Chapter 6: Regulating the family in times of economic crisis: Sweden in the 1930s and the 1990s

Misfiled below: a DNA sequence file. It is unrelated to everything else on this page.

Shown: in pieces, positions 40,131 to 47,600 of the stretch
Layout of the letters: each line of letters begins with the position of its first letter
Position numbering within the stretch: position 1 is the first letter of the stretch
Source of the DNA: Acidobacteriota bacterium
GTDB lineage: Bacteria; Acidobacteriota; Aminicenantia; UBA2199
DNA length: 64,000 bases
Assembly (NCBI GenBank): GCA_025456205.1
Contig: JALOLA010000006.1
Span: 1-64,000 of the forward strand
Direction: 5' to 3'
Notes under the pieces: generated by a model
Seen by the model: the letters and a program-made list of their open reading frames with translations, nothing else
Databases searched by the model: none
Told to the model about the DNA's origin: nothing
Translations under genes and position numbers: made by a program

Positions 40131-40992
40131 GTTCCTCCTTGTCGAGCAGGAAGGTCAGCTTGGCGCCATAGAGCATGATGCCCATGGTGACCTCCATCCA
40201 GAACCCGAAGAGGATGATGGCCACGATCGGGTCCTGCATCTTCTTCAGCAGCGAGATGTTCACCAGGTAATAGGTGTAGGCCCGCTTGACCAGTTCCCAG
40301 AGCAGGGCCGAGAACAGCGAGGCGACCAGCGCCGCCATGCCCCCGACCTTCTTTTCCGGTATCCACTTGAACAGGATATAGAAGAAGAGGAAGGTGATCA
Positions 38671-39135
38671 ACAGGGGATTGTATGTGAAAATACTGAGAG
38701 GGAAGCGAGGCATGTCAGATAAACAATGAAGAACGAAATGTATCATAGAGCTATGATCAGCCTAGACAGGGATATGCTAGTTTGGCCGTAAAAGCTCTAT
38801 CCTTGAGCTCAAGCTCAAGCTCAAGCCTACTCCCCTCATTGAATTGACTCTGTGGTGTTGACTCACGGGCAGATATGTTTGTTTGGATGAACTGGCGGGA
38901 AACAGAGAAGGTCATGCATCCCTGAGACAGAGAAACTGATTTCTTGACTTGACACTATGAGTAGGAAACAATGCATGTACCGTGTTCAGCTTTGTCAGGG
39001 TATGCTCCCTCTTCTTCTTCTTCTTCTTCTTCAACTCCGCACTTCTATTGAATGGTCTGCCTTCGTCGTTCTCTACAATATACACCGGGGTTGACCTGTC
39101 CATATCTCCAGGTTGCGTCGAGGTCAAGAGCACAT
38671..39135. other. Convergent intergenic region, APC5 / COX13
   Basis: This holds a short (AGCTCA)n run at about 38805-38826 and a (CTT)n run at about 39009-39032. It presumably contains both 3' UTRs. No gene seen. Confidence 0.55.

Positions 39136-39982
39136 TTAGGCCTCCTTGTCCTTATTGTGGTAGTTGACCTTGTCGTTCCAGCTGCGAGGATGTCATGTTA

The relationship between the family and the state has a longstanding but shifting history. Throughout the twentieth century, various political initiatives have been brought forward to increase the well-being of the family across Europe. These initiatives vary in forms and outcomes, and the driving forces behind them are complex and differ over time and regions. They might be addressed as an outcome of war, conjugal instability or ideological shifts in policy history, or as a result of the social and political radicalization of the 1960s. Despite the variations, family and gender relations constitute – historically and today – an important field of intervention among policymakers across Europe (Hantrais 2004). As such the political regulation of the family is a forceful instrument in the attempt to change existing social structures. In this chapter, the impact of economic crises on family policy is addressed. The setting is Sweden and the empirical focus is on the two great crises in Sweden during the last century, that of the 1930s and that of the 1990s.
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